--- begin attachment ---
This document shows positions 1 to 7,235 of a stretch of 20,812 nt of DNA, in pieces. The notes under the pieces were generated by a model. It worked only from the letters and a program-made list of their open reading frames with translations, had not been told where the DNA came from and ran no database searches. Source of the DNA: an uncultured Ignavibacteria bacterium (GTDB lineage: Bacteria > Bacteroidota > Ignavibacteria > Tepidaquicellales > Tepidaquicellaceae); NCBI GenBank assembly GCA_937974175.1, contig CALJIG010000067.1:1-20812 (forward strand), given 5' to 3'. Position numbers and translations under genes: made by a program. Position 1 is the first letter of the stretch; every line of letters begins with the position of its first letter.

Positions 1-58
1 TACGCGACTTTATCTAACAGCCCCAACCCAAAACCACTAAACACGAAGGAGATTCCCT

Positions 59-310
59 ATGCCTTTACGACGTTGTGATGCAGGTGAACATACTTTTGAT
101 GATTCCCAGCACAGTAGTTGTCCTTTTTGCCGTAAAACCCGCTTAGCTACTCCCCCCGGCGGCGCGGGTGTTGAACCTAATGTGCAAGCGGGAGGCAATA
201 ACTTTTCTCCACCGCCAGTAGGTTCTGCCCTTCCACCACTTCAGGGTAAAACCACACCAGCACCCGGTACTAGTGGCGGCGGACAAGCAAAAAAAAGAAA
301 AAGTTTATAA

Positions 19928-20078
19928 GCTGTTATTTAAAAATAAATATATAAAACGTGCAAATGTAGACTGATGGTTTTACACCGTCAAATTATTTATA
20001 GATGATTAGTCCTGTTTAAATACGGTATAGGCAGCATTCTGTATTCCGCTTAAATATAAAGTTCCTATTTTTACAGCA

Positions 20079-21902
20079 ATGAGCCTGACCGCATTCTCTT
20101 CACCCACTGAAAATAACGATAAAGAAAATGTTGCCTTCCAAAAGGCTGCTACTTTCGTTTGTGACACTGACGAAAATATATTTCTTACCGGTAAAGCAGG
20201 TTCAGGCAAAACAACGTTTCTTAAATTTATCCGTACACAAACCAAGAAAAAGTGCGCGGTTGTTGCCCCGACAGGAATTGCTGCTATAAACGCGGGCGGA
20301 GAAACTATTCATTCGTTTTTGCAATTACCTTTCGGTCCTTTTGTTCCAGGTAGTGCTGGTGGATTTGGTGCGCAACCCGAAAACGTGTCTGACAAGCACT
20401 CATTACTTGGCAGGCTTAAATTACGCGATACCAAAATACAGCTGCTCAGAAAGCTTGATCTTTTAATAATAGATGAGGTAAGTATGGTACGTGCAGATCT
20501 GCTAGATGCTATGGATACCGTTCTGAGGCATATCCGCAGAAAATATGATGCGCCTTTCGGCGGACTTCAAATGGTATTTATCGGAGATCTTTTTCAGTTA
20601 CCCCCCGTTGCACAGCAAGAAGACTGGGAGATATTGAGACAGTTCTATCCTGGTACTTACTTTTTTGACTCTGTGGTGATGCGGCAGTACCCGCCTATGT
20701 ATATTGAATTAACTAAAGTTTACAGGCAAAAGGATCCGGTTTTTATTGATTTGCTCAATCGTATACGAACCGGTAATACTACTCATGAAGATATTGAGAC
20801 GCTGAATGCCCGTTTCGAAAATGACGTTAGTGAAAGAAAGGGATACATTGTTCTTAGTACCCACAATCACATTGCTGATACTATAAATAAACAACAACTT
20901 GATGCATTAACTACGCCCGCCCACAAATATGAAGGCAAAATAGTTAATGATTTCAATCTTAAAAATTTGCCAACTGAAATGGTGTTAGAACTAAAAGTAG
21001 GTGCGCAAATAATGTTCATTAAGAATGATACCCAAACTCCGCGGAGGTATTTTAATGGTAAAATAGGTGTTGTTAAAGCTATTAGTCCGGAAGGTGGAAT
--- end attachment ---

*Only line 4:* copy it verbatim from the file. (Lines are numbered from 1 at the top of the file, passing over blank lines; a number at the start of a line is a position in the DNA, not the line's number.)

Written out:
Positions 59-310